The very next day, Miri and Shimon went to the downtown Jerusalem office of Just One Life, where veteran social worker Madelaine Gitelman, the group's director, instantly made them feel comfortable. A warm, motherly woman, Gitelman immediately made them feel cared for.

With the promise of aid, they could continue the pregnancyGitelman urged them to think through their possibilities, while explaining that the organization's aim was to make it possible for every couple to continue their pregnancy, even if they faced enormous obstacles.

Just One Life could provide emotional and financial assistance through the birth of the child, Gitelman reassured them. Miri and Shimon glanced at each other and breathed a deep sigh of relief. With the promise of aid, they could continue the pregnancy without hesitation.

Today, Miri and Shimon are the parents of three children, two daughters and a baby boy who loves being the center of attention in the bustling household. The couple work hard at their jobs but are thrilled with their decision. During quieter moments, when her three children are playing together on the newly-carpeted floor of the apartment, Miri reflects on how grateful she is to Just One Life.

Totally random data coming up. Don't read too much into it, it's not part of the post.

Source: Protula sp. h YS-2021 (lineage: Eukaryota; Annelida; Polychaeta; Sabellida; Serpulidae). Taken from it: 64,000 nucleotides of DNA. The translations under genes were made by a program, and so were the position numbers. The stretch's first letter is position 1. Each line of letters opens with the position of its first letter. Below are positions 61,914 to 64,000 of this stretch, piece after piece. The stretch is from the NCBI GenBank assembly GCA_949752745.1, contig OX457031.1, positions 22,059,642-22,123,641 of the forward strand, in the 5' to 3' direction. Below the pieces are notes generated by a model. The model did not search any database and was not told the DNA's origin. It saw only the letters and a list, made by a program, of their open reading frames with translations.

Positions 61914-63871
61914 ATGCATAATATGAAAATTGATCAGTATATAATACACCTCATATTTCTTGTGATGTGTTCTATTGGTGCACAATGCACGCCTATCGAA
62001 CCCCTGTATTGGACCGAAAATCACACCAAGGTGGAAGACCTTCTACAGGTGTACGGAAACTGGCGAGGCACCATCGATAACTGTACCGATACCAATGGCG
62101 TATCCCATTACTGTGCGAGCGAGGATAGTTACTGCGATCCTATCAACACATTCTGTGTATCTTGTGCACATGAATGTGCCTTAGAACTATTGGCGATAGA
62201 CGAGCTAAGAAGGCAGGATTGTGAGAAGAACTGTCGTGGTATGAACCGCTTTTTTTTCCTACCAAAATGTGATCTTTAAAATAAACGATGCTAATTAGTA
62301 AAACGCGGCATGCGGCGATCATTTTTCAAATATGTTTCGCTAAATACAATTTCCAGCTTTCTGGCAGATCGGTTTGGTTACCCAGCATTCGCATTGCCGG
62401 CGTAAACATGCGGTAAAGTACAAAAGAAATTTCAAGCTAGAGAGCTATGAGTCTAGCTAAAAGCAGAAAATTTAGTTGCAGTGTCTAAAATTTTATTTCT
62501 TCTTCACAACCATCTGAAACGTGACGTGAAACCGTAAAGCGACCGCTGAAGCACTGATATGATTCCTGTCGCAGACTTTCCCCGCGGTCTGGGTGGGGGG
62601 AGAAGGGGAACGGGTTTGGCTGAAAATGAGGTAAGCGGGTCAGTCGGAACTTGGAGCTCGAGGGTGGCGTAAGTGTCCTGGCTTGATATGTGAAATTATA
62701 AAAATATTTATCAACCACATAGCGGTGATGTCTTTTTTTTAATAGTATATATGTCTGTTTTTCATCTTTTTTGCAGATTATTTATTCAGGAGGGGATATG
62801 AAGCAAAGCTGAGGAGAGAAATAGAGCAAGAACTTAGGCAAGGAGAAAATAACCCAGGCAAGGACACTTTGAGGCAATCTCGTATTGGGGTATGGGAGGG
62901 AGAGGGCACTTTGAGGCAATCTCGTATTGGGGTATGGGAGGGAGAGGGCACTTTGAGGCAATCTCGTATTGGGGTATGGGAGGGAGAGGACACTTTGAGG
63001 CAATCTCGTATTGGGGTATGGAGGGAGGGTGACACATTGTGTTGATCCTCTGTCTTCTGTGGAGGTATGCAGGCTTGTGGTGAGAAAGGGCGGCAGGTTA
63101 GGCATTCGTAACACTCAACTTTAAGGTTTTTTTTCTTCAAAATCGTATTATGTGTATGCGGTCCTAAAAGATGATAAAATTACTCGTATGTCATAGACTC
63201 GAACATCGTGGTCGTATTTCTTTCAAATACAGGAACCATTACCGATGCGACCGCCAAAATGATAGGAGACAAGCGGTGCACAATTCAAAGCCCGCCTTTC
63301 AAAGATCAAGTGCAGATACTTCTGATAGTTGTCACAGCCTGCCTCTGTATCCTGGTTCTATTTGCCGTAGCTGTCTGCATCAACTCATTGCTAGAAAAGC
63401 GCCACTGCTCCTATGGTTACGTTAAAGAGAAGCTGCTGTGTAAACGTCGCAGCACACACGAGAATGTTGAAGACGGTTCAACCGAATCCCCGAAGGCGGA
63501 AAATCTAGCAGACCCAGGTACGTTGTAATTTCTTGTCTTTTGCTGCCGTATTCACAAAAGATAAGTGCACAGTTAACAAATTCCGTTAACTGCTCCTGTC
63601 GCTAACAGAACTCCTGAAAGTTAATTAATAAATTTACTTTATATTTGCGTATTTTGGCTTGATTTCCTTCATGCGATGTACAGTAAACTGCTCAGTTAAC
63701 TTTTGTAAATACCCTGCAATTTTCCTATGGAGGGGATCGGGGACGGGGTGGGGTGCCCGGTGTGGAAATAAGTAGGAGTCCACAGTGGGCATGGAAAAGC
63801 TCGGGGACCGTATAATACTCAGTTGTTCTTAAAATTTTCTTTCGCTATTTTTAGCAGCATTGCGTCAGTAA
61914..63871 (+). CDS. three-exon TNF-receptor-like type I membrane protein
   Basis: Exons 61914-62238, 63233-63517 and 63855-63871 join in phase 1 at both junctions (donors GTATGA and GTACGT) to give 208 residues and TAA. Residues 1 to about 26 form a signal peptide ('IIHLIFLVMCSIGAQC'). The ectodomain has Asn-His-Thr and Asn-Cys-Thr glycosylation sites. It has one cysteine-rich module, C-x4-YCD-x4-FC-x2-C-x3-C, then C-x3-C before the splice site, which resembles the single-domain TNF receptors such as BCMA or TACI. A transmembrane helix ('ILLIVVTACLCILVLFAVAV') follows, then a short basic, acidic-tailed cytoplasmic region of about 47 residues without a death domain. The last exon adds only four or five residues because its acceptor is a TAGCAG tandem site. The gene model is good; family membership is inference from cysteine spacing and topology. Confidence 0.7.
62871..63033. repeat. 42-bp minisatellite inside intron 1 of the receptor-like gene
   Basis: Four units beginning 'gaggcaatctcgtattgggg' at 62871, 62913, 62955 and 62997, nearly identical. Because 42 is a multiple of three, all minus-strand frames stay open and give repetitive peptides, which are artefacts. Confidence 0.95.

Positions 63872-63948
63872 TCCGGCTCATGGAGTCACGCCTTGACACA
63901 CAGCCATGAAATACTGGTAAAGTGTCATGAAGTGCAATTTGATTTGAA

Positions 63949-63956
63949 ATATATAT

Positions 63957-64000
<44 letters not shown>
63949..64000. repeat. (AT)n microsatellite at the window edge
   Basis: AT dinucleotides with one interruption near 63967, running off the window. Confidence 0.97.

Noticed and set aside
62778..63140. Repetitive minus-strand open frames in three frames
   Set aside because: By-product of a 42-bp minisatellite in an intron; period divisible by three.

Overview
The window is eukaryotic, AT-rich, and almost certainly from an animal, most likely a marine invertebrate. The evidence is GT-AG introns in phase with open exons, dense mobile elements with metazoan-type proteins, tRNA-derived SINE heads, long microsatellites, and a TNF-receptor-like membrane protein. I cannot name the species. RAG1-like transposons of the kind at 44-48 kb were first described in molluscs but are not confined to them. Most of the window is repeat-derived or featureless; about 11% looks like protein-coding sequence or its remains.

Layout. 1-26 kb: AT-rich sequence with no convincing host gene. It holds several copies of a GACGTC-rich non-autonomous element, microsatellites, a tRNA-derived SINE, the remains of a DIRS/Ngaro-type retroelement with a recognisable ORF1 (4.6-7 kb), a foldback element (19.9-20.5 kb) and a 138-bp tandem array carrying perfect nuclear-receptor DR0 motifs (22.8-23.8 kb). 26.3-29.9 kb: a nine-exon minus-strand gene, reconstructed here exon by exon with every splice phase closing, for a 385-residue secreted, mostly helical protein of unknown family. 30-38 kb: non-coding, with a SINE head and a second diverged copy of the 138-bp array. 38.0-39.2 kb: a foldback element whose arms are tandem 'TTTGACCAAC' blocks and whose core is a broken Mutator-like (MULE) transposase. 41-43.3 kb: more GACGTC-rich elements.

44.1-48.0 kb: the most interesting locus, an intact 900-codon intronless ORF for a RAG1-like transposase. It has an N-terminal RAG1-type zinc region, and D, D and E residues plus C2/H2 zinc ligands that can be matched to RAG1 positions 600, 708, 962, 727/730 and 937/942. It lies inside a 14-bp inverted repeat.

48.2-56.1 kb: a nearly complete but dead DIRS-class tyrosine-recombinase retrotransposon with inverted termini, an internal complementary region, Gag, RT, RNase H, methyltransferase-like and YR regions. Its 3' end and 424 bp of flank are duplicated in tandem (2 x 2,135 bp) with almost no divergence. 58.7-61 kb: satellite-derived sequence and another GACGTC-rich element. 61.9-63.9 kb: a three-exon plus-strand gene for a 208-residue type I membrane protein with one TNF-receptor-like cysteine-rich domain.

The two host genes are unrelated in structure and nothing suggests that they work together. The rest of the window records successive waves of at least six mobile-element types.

Such stories are typical of the growing number of cases that Gitelman deals with on a monthly basis. "Because they are not equipped with financial resources, a natural support system, or if their daily lives are so fraught with stress, their ability to raise a family is severely compromised," Gitelman said about her clients. "We have innumerable examples of women who are faced with difficult choices that have no easy solutions. Helping women cope with their choices and rallying their strengths has been the goal of our intervention."

Gitelman and her small team of social workers help approximately 1,000 women annually, who hail from more than 150 cities, villages, and settlements across Israel.

The demand for the organization's services appears to be rising. The client base is growing at a rate of ten percent each year, with over 100 women turning to Just One Life each month for assistance, said Gitelman.

The women come from a broad range of backgrounds including religious and secular, Ashkenazi and Sephardi, new immigrants and veteran Israelis.

Most of the women find their way to Gitelman's office through referrals from social workers, nurses or professionals in local welfare offices, baby clinics and hospitals.